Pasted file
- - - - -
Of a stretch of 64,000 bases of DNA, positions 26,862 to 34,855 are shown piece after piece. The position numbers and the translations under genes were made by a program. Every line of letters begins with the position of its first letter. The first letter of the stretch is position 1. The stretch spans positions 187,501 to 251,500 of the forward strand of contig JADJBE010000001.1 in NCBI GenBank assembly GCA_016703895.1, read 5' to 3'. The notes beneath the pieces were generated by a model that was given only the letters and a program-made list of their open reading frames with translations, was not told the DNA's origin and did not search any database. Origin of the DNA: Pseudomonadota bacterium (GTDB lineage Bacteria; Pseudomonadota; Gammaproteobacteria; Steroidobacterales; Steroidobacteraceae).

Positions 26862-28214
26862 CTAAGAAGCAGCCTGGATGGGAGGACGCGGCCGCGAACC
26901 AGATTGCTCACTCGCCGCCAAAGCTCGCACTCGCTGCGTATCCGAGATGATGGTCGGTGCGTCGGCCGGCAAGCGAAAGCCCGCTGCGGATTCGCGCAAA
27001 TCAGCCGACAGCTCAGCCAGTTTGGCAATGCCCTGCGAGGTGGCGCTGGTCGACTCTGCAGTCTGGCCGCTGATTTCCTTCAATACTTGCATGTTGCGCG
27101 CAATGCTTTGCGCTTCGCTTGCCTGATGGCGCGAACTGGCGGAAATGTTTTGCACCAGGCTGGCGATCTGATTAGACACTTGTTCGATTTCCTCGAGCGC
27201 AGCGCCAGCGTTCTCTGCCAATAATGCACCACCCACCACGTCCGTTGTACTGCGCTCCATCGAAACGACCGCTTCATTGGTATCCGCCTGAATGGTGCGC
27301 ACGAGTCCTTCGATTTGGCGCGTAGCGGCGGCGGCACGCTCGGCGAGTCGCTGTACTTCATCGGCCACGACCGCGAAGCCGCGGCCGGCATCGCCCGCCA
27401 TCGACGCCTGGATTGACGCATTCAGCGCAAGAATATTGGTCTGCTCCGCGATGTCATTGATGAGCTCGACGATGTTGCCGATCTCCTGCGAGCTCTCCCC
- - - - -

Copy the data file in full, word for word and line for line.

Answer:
Of a stretch of 64,000 bases of DNA, positions 26,862 to 34,855 are shown piece after piece. The position numbers and the translations under genes were made by a program. Every line of letters begins with the position of its first letter. The first letter of the stretch is position 1. The stretch spans positions 187,501 to 251,500 of the forward strand of contig JADJBE010000001.1 in NCBI GenBank assembly GCA_016703895.1, read 5' to 3'. The notes beneath the pieces were generated by a model that was given only the letters and a program-made list of their open reading frames with translations, was not told the DNA's origin and did not search any database. Origin of the DNA: Pseudomonadota bacterium (GTDB lineage Bacteria; Pseudomonadota; Gammaproteobacteria; Steroidobacterales; Steroidobacteraceae).

Positions 26862-28214
26862 CTAAGAAGCAGCCTGGATGGGAGGACGCGGCCGCGAACC
26901 AGATTGCTCACTCGCCGCCAAAGCTCGCACTCGCTGCGTATCCGAGATGATGGTCGGTGCGTCGGCCGGCAAGCGAAAGCCCGCTGCGGATTCGCGCAAA
27001 TCAGCCGACAGCTCAGCCAGTTTGGCAATGCCCTGCGAGGTGGCGCTGGTCGACTCTGCAGTCTGGCCGCTGATTTCCTTCAATACTTGCATGTTGCGCG
27101 CAATGCTTTGCGCTTCGCTTGCCTGATGGCGCGAACTGGCGGAAATGTTTTGCACCAGGCTGGCGATCTGATTAGACACTTGTTCGATTTCCTCGAGCGC
27201 AGCGCCAGCGTTCTCTGCCAATAATGCACCACCCACCACGTCCGTTGTACTGCGCTCCATCGAAACGACCGCTTCATTGGTATCCGCCTGAATGGTGCGC
27301 ACGAGTCCTTCGATTTGGCGCGTAGCGGCGGCGGCACGCTCGGCGAGTCGCTGTACTTCATCGGCCACGACCGCGAAGCCGCGGCCGGCATCGCCCGCCA
27401 TCGACGCCTGGATTGACGCATTCAGCGCAAGAATATTGGTCTGCTCCGCGATGTCATTGATGAGCTCGACGATGTTGCCGATCTCCTGCGAGCTCTCCCC